I think, however, that it is indeed jealousy, plus a stubborn know-it-all attitudes. If the line about "dreaded Abyss" doesn't establish the carnival flavor of the statement, then "legitimate concerns" would. There is nothing legitimate about the violent or silent reaction of the academy. It is all about self doubt and perceived insults. Edward T. Hall, in "Beyond Culture" (1976), probably put his finger on how such information is viscerally received:'When other people call attention to [an error], suggesting that the world is not as one preceives it, these observations can be unsettling. To do so is to suggest that a person is incompetent, not properly motivated, ignorant, or even infantile.'
Two more:'Second, Velikovsky's argument that Venus once sported a cometary tail stands up to close scrutiny and can be buttressed with a mass of additional evidence. In modern terms, a plausible explanation for the ancient testimony would be the assumption that Venus large magnetosphere had acquired a visible glow in historical times, at a time when the inner solar system was brimming with electrical activity.'
The "mass of additional evidence" reduces to a single item: a tail has been detected in dark mode plasma. But this is very frail evidence, for all planets have tails. Venus does not have a magnetosphere, so suggesting to upsize it into the past or "in historical times," adds nothing. In fact, a magnetosphere would have retained much more of its tail. Instead, we are faced with the possibility of the Solar Wind continuously stripping ionized atoms from the upper atmosphere of Venus. Not even conceived of by the Saturnians is the fact that in all likelyhood the electrical field of the Sun collapsed in 685 BC. There are other indications in addition that the tail of Venus disappeared instantly.'Third, Velikovsky rightly drew attention to the voluminous body of mythical traditions concerning the birth of the morning star. The spectacular ascent to heaven of the feathered serpent, Quetzalcoatl, in Aztec mythology, is a textbook example for this motif. However, Velikovsky hopelessly muddled the issue by force-fitting this mythical event into the 15th century BCE.'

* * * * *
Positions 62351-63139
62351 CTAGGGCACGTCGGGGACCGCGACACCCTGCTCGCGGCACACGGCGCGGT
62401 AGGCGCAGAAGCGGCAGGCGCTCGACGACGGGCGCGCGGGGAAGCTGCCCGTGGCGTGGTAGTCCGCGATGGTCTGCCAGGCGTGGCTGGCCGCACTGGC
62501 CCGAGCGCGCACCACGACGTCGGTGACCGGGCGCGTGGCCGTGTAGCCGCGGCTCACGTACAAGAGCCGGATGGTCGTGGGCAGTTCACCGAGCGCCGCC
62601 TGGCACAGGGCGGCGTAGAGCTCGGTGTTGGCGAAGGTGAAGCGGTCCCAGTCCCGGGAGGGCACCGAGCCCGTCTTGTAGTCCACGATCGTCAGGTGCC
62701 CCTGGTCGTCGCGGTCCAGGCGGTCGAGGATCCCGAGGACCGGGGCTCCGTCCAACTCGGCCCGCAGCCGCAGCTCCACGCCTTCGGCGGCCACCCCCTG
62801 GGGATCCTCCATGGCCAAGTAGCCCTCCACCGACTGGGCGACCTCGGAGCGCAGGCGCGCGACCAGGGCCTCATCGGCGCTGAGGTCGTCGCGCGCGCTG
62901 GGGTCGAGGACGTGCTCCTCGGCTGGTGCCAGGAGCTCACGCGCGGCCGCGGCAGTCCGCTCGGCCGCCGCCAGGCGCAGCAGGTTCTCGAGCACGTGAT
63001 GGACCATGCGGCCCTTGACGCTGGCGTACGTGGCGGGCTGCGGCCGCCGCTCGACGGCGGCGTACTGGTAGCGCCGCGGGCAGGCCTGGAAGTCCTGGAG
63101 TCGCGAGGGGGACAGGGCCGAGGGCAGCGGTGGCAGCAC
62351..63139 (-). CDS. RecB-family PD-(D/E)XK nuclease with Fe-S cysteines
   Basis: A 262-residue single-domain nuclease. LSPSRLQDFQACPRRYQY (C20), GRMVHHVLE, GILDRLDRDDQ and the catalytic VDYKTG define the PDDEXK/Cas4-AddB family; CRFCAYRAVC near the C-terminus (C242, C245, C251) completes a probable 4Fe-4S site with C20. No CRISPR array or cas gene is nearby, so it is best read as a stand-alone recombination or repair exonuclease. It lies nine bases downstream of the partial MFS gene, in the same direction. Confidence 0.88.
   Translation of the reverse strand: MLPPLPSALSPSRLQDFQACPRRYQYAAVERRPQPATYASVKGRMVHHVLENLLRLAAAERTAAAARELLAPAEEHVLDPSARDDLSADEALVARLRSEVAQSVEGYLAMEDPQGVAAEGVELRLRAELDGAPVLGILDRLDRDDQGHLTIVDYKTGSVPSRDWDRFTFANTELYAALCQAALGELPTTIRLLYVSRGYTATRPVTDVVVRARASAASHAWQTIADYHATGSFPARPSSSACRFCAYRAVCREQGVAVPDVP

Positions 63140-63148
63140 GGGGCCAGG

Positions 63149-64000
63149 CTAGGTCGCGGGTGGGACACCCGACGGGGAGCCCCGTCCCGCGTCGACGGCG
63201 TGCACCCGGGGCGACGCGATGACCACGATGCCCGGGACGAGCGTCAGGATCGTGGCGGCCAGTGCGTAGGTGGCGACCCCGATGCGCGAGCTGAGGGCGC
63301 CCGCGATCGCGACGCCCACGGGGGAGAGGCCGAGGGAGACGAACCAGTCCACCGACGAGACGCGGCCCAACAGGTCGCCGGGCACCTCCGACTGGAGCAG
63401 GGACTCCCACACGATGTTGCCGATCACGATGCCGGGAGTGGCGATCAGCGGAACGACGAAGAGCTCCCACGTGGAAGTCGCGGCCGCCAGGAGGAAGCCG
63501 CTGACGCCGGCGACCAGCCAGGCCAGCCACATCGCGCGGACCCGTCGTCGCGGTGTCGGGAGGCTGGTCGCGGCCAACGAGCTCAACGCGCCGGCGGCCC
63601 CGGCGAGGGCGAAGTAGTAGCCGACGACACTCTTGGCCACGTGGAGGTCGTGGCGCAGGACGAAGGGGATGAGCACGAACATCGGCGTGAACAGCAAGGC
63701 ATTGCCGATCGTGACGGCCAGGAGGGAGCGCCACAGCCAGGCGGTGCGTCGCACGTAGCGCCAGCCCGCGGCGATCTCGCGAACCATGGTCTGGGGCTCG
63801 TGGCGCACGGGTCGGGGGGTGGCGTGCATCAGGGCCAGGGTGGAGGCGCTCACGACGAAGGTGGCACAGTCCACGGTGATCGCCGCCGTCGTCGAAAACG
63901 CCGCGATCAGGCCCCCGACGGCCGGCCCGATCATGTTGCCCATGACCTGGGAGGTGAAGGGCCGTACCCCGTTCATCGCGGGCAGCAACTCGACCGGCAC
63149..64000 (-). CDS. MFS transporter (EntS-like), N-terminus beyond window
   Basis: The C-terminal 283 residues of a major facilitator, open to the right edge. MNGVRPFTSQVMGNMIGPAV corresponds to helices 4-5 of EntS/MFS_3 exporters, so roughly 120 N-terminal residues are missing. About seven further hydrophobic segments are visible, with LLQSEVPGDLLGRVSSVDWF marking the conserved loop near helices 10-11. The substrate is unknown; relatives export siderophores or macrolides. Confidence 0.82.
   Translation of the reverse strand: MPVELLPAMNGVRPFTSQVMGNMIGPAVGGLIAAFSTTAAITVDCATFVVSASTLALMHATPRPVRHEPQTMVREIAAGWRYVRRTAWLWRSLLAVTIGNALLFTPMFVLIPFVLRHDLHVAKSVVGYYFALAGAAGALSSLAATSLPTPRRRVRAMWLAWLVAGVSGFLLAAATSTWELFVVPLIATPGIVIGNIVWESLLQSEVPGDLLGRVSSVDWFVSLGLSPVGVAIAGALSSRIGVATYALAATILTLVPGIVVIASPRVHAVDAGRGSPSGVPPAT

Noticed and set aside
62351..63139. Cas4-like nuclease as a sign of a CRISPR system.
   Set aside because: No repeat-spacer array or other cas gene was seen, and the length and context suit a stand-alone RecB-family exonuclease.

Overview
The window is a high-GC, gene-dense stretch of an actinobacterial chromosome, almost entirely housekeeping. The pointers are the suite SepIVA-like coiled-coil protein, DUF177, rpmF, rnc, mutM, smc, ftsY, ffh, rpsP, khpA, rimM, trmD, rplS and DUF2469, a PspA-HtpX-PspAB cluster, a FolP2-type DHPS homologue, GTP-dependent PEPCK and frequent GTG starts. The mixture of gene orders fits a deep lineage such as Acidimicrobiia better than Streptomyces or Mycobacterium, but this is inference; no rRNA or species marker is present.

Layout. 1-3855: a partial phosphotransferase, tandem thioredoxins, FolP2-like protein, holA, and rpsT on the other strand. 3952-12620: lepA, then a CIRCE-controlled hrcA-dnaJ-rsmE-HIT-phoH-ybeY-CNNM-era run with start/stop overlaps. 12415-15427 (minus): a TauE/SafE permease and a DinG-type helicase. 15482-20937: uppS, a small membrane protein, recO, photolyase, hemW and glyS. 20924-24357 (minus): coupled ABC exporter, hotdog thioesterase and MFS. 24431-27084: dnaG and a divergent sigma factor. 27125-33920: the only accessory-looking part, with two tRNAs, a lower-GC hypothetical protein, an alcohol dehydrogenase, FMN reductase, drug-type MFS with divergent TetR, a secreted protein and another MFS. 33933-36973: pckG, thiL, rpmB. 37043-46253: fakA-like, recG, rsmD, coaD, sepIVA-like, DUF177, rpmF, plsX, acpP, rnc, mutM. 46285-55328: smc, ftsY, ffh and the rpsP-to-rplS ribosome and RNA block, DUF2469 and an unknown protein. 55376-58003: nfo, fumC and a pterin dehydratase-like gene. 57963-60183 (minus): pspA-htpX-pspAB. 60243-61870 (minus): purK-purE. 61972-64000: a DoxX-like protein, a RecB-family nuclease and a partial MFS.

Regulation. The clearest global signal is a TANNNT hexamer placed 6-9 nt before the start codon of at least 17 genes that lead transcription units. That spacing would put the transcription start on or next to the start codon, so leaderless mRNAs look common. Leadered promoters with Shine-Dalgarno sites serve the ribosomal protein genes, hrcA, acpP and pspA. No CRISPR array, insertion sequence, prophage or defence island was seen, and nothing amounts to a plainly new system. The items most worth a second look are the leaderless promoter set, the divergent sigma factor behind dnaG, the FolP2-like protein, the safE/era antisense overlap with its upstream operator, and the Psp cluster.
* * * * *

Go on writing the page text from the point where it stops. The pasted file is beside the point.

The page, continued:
There is no "spectacular ascent to heaven" in Aztec times, AD 1200 to AD 1500. Certainly the Europeans would have noticed this also? Vd Sluijs is "hopelessly muddled" on this issue. It was concluded 1800 years before the Aztecs showed up. Don't trust the Aztecs. They destroyed all the history books of the tribes they conquered. There was only Aztec history. Look for Quetzalcoatl in other, much earlier history in Mesoamerica. He did not rise to heaven, only his soul rose, as a star.